When the Class of 1965 were at Hickman County High School, the only “Go Falcons!” they heard was from cheerleaders at basketball games. Times have changed and Hickman County High School is a new school with a new attitude.
“Go Falcons!” has become “Go to College, Falcons!”
That’s the message that Hickman County School Superintendent Kenny Wilson wants the Class of 2011 to hear loud and clear. He and the staff at this small rural high school set out this year to make the dream of college a reality for every one of the 58 juniors and the classes that will follow them. College classes and dual credit classes are no longer the property of only large urban school districts. With a consortium of adults committed to providing opportunities for higher education, students will get a head start on their college careers.
Tuesday evening, parents came to school to hear how their student can earn almost two full years of college credit for no more than $750. Books will be supplied by the Hickman County School Board. No room, board and transportation costs will save families even more money.
Superintendent Wilson held up his wallet and told parents, “This is where I want to get you.” Wilson wants to save parents money on college. He and his staff have worked this school year to come up with a plan to make the word “affordable” go with “college” again. Students will have access to scholarships and grants from Robby Rudolph’s Four Rivers Scholarship Program and from “Gear Up”, a program managed by Hickman County High graduate Jennifer Van Waes, now at Murray State University.
Administrators and staff brought together Murray State University, Mid-Continent University, University of Tennessee-Martin and West Kentucky Community and Technical Center to work with the high school and the Fulton County Area Technical School in Fulton County that serves Hickman County Schools in a weaving of classes and funding with the sole goal of getting students moved toward higher education.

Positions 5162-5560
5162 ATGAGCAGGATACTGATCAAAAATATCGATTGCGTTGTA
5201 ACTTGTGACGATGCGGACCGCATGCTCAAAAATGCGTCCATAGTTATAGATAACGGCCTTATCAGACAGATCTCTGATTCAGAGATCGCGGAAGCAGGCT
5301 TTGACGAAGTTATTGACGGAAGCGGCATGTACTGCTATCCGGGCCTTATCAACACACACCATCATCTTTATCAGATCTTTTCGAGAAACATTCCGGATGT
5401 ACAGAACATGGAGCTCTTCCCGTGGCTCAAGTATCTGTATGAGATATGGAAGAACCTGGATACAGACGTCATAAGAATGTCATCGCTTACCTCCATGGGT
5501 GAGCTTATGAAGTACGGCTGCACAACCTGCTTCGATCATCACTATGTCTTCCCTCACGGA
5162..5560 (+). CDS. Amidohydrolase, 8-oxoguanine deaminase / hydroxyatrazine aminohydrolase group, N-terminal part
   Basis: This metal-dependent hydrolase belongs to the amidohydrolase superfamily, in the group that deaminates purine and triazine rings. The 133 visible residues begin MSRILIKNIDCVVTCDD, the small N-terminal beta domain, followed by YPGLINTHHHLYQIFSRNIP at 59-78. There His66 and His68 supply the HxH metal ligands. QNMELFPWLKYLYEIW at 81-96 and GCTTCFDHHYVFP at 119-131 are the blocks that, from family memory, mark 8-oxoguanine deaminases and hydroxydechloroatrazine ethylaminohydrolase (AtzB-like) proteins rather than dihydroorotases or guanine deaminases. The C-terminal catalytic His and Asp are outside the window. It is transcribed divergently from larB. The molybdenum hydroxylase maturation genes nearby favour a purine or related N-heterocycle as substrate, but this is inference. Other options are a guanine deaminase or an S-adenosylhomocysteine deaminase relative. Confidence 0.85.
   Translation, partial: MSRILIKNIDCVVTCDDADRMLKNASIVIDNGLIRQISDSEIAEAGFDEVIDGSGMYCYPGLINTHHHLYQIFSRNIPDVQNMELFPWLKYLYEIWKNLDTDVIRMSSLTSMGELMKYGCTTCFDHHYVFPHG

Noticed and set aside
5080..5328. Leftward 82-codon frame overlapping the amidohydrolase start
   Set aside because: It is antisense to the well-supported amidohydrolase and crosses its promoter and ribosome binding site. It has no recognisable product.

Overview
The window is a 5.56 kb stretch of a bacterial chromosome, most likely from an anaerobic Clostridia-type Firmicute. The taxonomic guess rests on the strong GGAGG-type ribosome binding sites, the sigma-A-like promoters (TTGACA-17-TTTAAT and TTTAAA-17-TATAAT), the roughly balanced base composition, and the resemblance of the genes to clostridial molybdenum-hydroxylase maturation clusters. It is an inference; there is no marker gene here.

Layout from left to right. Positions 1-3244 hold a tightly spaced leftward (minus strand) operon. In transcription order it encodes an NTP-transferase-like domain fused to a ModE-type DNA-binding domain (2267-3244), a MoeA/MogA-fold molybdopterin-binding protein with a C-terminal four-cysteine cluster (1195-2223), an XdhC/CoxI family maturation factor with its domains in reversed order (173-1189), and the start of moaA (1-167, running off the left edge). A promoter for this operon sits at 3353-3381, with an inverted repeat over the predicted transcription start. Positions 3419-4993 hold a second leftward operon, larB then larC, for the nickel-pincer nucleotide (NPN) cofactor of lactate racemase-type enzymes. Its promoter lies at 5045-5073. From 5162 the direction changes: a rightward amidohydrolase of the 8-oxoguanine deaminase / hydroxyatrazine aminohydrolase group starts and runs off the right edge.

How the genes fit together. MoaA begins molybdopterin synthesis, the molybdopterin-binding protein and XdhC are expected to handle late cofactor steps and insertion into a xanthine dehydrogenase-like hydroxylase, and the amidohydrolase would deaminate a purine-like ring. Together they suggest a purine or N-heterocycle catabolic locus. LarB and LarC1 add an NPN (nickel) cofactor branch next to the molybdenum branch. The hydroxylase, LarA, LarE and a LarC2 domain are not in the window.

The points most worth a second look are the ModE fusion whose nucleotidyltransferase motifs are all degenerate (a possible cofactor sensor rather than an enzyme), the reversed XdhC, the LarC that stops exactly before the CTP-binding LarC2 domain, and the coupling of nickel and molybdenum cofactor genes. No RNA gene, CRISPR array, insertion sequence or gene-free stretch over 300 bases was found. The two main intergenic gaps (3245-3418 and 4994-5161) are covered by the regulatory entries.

Falcon Academy will offer a mix of college entry level courses – English 1 & 2, Chemistry, Psychology, College Algebra and Geography and classes that have dual credit – such as Personal Finance. Some classes will be taught at the school. Others will be taking online classes.
Robby Rudolph told parents that he was impressed with the turn out. “It’s hard to get people out on a work and school night.” Rudolph, a graduate of Fulton High School, recalled his youth in the River Counties and the energy and activity of those days. He told the parents that “Selfishly, I want these students to come back here and restore this area to its former glory.”
At least one college professor will be teaching in person. Students taking College Algebra will take the class from a mathematics professor at Mid-Continent University. He will teach the class two days each week. The other three days, a teacher, Mr. Blaylock, will take over the class and be available to help students having difficulty.
Fulton County Area Technical Center Principal Tom Pyron, at right, told students that the program at the Tech Center is nothing like their parents remember it. “We’re loaded with the latest and greatest technology.” Students can earn certificates in welding, carpentry, machine shop, health science, automotive technology and business subjects.
There are expectations. Students must maintain a certain grade point average to earn college credit. They have to attain an 18 in math, 19 in English and 20 in Reading on the American College Test (ACT) to get into college classes. Online classes will be monitored for attendance. Those not logging on regularly will be reported to the high school – or worse get a visit from a college administrator asking “where have you been?”
My Class of ’65 graduate recalls his course selection senior year was two study halls and three drivers’ ed courses in one semester. There was nothing left to take and the school couldn’t turn him loose. He is excited that his favorite class in college, Geography, is being offered to high school students.